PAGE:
The government expects some sort of job action by B.C. teachers before the end of this school year but not a full-scale walkout, the CBC reported Friday.
That information came from the government’s chief negotiator, Peter Cameron, who held a technical briefing for reporters Friday morning about teacher bargaining and the lack of progress on key issues such as wages and class size/composition.
While the B.C. Teachers’ Federation (BCTF) has a strike mandate from members, it has promised to poll them again before staging a full-scale walkout. The union also says it’s still hopeful a contract can be negotiated without a strike.
“If a first stage of job action does become necessary, it will have no impact on students’ learning,” the union said in a recent letter to parents. “Teachers will continue to be in classrooms teaching, preparing lessons and assessing students. They will continue participating in voluntary activities. Teachers will also continue writing report cards and communicating with parents.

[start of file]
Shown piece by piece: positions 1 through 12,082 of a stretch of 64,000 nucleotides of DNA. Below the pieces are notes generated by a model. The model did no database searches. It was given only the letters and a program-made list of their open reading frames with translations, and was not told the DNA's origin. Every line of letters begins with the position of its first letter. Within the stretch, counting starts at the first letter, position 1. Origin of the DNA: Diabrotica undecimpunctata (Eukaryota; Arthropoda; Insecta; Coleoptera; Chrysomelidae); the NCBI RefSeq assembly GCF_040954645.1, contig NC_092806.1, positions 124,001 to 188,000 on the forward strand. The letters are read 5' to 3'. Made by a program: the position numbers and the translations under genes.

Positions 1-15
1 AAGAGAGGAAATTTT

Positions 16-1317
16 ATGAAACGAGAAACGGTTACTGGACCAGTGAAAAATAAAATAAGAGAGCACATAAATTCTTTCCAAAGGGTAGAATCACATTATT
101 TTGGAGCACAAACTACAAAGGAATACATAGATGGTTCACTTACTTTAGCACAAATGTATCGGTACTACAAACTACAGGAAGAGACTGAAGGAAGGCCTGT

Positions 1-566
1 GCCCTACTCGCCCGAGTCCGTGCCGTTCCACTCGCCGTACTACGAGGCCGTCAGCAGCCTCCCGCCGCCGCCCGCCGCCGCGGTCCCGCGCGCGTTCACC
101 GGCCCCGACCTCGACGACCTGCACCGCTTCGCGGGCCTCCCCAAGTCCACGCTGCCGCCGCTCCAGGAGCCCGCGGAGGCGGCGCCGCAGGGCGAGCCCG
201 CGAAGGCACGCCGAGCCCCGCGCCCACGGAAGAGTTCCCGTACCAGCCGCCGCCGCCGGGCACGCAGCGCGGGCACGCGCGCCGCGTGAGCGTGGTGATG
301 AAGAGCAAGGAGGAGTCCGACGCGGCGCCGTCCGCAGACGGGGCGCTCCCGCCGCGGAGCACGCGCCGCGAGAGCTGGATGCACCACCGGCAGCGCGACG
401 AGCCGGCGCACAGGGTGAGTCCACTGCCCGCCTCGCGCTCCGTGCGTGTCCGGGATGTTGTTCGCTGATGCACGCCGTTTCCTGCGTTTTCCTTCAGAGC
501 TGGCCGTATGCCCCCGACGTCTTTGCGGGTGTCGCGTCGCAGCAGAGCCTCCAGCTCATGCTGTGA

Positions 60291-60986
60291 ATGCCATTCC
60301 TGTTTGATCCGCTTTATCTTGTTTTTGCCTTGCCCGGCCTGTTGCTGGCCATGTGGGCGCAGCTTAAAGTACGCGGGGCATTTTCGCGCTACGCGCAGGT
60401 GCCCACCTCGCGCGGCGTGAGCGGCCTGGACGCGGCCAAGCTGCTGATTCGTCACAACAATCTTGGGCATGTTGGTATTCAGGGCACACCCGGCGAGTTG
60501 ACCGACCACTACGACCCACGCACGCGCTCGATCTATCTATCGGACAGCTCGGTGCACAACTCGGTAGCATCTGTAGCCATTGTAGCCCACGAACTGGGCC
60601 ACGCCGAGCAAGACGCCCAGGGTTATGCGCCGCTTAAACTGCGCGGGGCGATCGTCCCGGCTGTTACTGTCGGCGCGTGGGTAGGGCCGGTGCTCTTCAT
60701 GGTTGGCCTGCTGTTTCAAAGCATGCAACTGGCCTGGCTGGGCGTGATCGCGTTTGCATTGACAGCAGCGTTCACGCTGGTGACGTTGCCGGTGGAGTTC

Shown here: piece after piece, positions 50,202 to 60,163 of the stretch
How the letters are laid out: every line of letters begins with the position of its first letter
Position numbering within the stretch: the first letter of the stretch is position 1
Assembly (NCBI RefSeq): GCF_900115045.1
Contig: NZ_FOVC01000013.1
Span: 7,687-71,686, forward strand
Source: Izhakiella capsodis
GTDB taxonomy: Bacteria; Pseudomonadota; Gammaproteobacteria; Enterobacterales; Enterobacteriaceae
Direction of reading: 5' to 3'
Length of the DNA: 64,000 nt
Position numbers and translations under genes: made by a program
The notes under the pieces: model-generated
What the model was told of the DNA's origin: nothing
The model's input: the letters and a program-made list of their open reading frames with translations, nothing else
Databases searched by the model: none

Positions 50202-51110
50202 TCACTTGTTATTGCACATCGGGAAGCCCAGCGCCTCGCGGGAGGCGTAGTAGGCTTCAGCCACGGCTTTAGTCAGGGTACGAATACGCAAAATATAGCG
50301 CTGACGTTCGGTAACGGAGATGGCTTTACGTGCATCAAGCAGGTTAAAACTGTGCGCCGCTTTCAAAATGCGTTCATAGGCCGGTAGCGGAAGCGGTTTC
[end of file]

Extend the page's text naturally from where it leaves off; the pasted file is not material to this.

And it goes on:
“If at some point talks stall or government won’t make fair and reasonable proposals, rotating strikes would be the next step.”
The union told me Friday that it hasn’t set a timeline for job action. But it admitted optimism about reaching a deal is fading given the lack of progress at the table.
The two sides are far apart on the issue of wages, with the BCTF seeking a 13.5 per cent increase over three years and the government offering seven per cent over six years in a ten-year deal (which would allow another round of salary negotiations for the last four years).
The union has applied to the Labour Relations Board for essential services designations, as is required before any strike action under the B.C. law that declares education an essential service. The LRB will set rules for job action, as it did in 2011-12.
I am a guest blogger for BCCPAC and the information presented here does not represent in any way the views of the organization.